There is other no way that we could have communicated cost effectively and
quickly with prog aficionados in the US and elsewhere - it would have been
impossible for five guys with day jobs to get our CD distributed and out into
the market place in the spare time we have.
If you are thinking more in terms of MP3 - I personally remain to be
convinced. The hassle of downloading from a PC when you can simply slip in a
CD just doesn't work for me, particularly at today's download speeds. Maybe
I'm being a Luddite, but I feel that CD is still as excellent a format as it
was in 1983, and I really can't see the general public embracing anything
else for a good while yet.
As a drummer, who do you consider to be your greatest influences?
I can split those into people I love to listen to and to those I maybe sound
a little like. Bill Bruford remains my idol, but also Neil Peart - and more
and more, drummers with a jazzier feel like the amazing Vinnie Colaiuta. But,
not being in the same class as those, I maybe have some of the (still
excellent) Andy Ward, ex of Camel, in my playing - to whom I listened a lot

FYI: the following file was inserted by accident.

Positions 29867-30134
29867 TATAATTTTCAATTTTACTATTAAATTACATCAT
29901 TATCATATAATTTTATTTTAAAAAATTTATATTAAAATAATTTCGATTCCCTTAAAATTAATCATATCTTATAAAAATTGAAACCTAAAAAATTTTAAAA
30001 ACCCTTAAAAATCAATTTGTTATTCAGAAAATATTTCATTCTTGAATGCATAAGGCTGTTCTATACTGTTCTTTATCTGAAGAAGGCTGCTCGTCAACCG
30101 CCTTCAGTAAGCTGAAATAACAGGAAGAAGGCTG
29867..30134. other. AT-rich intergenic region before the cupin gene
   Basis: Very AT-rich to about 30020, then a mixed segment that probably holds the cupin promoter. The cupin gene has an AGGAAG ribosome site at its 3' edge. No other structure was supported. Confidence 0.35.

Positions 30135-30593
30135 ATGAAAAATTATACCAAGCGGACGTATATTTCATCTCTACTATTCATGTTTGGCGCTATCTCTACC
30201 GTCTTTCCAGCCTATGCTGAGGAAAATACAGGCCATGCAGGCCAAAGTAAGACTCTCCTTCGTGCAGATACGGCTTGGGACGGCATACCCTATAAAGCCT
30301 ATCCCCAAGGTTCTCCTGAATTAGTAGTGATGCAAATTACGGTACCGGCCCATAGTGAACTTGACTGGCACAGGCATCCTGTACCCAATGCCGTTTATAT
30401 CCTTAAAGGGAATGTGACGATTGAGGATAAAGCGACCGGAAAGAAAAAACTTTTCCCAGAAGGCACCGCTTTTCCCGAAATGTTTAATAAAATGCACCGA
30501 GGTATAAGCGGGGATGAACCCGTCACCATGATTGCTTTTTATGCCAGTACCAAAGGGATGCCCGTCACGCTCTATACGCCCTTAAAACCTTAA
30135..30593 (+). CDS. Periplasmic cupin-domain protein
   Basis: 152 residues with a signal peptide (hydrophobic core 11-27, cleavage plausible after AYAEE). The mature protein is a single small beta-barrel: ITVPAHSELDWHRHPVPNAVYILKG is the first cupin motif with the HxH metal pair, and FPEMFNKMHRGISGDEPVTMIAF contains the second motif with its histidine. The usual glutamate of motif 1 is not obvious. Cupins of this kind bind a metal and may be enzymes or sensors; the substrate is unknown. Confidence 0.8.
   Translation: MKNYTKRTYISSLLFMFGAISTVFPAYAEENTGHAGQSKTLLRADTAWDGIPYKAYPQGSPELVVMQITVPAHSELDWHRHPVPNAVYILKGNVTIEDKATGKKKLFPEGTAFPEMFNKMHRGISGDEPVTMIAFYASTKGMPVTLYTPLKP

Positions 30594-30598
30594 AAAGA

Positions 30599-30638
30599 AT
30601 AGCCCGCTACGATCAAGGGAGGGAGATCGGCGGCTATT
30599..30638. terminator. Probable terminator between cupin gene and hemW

in my formative days before I understood what on earth Bruford was doing!
Of the current British circuit, I probably admire the much underrated Steve
Christey from Jadis the most. He's a really excellent player.
Any specific musician you'd love to do a jam session with someday?
I couldn't wish to be challenged more than by the musicians in TK. I'm
flattered that they've tolerated my imperfections, and I cannot believe that
musicians of any greater talent still would be as patient! So I'd probably
have to answer 'no' in all honesty!
The trivia questions. Name your favourite...
Goodness, how do you weed through them all and pick just one? Erm - King
Crimson - 73/74 period.
Easier - 'Pieces Of You' - Jewel. By a mile.
Looking back over so many of them - perhaps my very first. Queen in Hyde
Park, London, playing for free in front of 100,000 people in summer '76, not
long after Night At The Opera was released. Truly astounding for a kid barely
I'm tempted to say Jewel again, but let's stay prog and think male - I'll go
for Richard Sinclair.
Tough - generally, I feel it to be a less 'expressive' instrument although
equally vital... how about Eddie Jobson, if only coz I've never seen anyone
play as fast, close up!
John Wetton, 73/74, run a close second by Chris Squire.
Back to Mr Bruford again....
As a conclusion, anything you'd like to add?
A couple of inches on to my... no, no, no....... ;)
Seriously, we're very much hoping to play in Holland before the year is out - and many
thanks indeed for taking the time to do the interview!
Thank you, Mark.